Delicatessen fare, which evolved from the culinary traditions of German, Polish, Romanian, Hungarian and Russian Jews, first made an impact in America during the period of immigration between 1882 and 1924. During the '20s and '30s, Kansas City had dozens of Jewish-owned delis that served breads, pickles, pastries, smoked fish and meats.
Barely a handful remain, and the recent Florida import -- TooJay's (6685 W. 119th Street) -- is the only one bearing any resemblance to the famous delis in New York, Miami and Chicago. For one thing, there's sit-down service and three meals a day. (In fact, the restaurant recently expanded its breakfast hours, now opening at 7 a.m. on weekdays.) That said, I still think the decor is blah. ("It's hideous!" screams my friend John Hastings, who notes that "everything, even the fabric on the booths, is synthetic.") And the service, mostly from dim-witted teenagers, is borderline zombie; I once asked a spotty-faced waiter for a napkin, and before he walked away he looked at me as if I'd told him to name the capital of Algeria.
But after a recent visit to New York City and three meals at three different delis, including the bustling and legendary (but none-too-tidy) Carnegie Deli (854 Seventh Avenue), I decided that maybe the squeaky-clean, suburban TooJay's needed a follow-up visit. And you know what? The crispy, crunchy potato pancakes at TooJay's were better than those at Carnegie Deli (although they could use more onion, lots more). And the matzo ball soup at TooJay's, made with real vegetables and chunks of chicken, is vastly superior to the watery, hideous swill of the same name served at Ben Ash Delicatessen (857 Seventh Avenue).
I asked a couple of native New Yorkers whether they agreed. Bronx-born David Herbet, now a Kansas City resident, hedged slightly. "Well, I will say that I'm happy that there's a place like TooJay's here. It's the only place I can find bialys like the kind I grew up with. The matzo ball soup is pretty good, and I love the whitefish salad. But not everything is as good as in New York."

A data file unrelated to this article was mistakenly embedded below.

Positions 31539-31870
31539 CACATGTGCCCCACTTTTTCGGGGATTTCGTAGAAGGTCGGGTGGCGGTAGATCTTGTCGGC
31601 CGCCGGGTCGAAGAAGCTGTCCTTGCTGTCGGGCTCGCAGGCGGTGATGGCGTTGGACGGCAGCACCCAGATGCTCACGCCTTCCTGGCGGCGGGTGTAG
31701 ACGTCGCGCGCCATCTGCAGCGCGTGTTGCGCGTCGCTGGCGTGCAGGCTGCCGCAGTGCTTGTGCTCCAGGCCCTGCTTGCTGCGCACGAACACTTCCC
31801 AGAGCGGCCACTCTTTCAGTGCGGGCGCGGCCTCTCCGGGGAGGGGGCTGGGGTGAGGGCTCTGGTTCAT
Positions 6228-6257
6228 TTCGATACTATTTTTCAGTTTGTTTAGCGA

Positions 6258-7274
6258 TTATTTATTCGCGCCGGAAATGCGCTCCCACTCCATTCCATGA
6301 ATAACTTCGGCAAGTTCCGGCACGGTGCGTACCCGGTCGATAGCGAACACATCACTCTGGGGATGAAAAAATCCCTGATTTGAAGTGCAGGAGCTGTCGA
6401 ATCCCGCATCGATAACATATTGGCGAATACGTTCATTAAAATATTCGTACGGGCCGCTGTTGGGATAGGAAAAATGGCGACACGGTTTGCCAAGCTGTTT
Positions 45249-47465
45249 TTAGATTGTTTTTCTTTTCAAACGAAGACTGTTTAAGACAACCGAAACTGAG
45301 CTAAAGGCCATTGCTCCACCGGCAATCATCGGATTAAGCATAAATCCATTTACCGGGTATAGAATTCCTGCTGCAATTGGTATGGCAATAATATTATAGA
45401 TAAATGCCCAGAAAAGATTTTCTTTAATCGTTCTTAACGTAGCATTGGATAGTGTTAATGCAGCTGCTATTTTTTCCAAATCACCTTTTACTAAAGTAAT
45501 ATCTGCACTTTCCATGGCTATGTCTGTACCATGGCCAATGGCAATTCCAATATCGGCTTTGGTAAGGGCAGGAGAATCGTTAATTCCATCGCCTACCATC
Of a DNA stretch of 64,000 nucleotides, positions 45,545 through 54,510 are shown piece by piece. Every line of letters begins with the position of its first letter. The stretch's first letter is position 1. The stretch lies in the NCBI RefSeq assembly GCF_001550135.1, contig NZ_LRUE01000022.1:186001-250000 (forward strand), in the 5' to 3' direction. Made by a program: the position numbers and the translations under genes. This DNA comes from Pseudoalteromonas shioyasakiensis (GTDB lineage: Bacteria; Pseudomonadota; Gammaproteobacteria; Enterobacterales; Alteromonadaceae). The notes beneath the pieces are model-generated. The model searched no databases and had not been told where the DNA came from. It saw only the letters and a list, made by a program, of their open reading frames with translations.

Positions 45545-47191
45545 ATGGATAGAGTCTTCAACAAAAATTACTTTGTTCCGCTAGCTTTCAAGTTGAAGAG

Former New Yorker Lauren Ginestra Helmstetter makes her husband, Carl, bring back pastrami sandwiches and carrot cake from Carnegie Deli when he goes to New York on business. She's also been to TooJay's and says "the sandwiches are so-so, but I like the whitefish salad a lot. And I wish the potato pancakes weren't so greasy."
But Kansas Citians like greasy potato pancakes, I've discovered. They like their french fries that way too.
And on the subject of things French, Megan Sparks says she's convinced that Aixois, the bistro she's opening with her French-born husband, chef Emmanuel Langlade, will be open this week, at least for lunch.
The restaurant will specialize in classic French sandwiches, such as the croque monsieur (the world's most upscale ham and cheese) and the croque madame, which includes a fried egg.
"Emmanuel has created lots of great salads too," says Sparks, "including a salad lyonnaise."
And at least one of Aixois' waiters will be familiar to fans of the downtown scene. Actor John Luongo has flown off from Zin and landed in Aixois. But don't you dare call him a French fly.